I step onto the plane, walking my way down the aisle with my baby being worn nice and cosy on my back. As I search for my seat, I can see the relief in passengers' faces as I pass their row. "Phew, she's not sitting next to me!" they must be thinking.
When I finally reach my assigned seat for the international flight, the eye rolls begin. People are already dreading that they will be flying near a baby on board and I haven't even sat down yet!
This continues- the stares, the glances, the consistent murmurs, shaking of heads as my baby occasionally cries, groans or makes any sort of sound. It feels impossible to fly with a baby or toddler on your lap without multiple signs of disapproval from others aboard. Sometimes the displays of disapproval are rude and disheartening during what is often an already incredibly challenging time for many parents like myself.
And here's the thing, Karen, or whatever your name is in row 12... no matter how miserable my baby might be making you on this flight, they are making no one more miserable than me. I can promise you this!
The change in routine is already impacting my child before I step onto the plane. I have done all I can to prepare for the flight, bringing my baby (now a toddler's) favourite toys, snacks and I've made sure I'm wearing a top that makes the boob buffet easily accessible at all times.
I have thought about this journey for months and have prepared to create the easiest travel experience for myself AND my child.
With all my packing and preparation... let's still be real here- most airplanes are not exactly baby friendly. The seats seem to keep shrinking in leg room, the loud announcements, bright lights and long lines to board and exit are enough to make anyone irritable. As adults we can understand these changes in routine and experiences. Young children and babies really have no clue. All they know is they are tired, cramped and restricted in movement to the max. They are also often sleep deprived, hungry and bored to pieces. Parents like myself are doing all we can to navigate circumstances that 99% of adults find annoying.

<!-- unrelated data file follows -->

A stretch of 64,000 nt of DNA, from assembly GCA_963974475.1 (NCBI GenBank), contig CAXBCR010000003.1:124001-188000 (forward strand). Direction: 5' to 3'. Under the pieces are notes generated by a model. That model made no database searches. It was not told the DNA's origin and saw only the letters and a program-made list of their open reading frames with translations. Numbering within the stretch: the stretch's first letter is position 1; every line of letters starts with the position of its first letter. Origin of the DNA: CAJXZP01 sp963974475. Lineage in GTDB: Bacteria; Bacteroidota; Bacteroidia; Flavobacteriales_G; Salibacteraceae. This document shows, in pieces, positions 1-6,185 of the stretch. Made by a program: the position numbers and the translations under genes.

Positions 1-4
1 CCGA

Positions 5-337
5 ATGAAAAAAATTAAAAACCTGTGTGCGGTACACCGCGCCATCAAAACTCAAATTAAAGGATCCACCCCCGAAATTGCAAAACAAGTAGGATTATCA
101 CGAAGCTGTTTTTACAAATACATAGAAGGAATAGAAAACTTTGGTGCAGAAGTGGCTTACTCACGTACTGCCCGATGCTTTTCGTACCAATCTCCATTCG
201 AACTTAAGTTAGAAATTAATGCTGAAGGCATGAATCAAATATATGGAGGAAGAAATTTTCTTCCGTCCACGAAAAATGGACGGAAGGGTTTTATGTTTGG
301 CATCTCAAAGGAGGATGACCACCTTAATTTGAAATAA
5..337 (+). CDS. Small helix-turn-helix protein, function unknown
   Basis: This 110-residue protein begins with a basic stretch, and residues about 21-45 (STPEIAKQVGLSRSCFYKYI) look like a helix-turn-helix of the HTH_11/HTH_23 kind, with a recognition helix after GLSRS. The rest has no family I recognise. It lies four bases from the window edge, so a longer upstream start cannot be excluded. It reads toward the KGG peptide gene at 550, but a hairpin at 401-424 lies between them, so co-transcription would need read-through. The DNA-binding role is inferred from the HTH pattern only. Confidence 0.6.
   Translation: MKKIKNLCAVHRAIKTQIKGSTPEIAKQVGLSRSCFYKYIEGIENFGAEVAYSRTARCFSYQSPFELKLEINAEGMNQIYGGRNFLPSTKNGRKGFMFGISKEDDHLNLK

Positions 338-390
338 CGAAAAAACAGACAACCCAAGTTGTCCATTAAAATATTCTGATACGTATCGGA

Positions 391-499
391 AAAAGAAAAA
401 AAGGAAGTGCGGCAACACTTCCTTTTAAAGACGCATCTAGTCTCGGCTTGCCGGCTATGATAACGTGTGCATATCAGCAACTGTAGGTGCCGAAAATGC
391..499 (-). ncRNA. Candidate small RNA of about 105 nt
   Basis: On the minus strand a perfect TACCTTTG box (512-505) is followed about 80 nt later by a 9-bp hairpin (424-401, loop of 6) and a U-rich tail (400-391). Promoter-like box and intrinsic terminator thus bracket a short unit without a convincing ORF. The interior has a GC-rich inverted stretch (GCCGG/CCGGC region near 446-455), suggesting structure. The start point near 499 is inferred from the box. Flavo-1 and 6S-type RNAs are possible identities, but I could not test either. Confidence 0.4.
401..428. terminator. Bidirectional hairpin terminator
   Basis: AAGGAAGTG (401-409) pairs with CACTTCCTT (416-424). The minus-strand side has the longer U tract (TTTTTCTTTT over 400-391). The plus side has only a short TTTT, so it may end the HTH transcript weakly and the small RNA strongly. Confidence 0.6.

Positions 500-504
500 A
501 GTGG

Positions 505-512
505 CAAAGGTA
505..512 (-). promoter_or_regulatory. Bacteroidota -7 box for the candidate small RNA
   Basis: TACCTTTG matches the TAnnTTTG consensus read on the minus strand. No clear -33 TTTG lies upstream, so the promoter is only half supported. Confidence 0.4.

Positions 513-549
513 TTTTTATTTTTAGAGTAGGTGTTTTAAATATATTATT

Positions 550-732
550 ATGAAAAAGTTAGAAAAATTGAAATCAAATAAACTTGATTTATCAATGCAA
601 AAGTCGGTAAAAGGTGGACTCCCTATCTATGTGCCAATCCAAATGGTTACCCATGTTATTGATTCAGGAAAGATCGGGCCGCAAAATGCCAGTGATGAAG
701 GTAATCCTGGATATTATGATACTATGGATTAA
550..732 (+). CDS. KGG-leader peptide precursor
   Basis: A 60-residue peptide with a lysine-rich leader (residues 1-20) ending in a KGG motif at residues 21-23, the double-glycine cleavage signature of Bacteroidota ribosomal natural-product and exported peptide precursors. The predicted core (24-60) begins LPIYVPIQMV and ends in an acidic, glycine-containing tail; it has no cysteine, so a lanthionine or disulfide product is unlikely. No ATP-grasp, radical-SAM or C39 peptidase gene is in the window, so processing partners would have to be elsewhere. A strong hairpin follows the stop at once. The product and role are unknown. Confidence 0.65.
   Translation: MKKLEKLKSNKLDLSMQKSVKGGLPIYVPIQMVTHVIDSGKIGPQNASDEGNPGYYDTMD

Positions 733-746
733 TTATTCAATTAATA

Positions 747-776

And sometimes babies and children cry. It may be their only way to communicate or they have simply reached their breaking point. I become extremely self conscious when my children cry on planes. I can feel the tension and agitation rise amongst other passengers. I can also see heads starting to shake in disapproval and the murmurs begin. I frantically try to give my baby a feed, a cuddle, start shushing and offer a new snack for novelty's sake. Shit- I've dropped the soother/pacifier! Where the hell is it!?
As my child finally drifts off to sleep and other passengers begin to relax, I realise my battle is only half over. The rest of the flight entails me trying to keep my child asleep while other kids cry, passengers make noise, flight attendants pass by trying to sell booze, cigarettes and even lottery tickets. My ass is numb from having to stay in one position because if I dare to move, my child could wake. I have to pee, but again, I must keep baby asleep, I must keep baby to sleep. I can't risk drifting off to sleep myself should I drop my child or wake them up.
While everyone else is asleep or finding some other way to pass the time, I'm exhausted, sweaty and bored to tears with a baby in my tired arms. Remind me again who has the tougher gig?
Sometimes I wonder if disapproving fellow passengers have kids at all, if they ever travelled with them or if they have forgotten how difficult it really can be. I willingly accept the struggle of travelling with young children. I know what it entails and I'm up for it about once a year. I want others to remember this- travelling with young kids is tough enough. With a little more empathy and a lot less attitude, parents might have just a little bit easier of a time. We deserve to travel and make awesome memories with our family just as much as you do.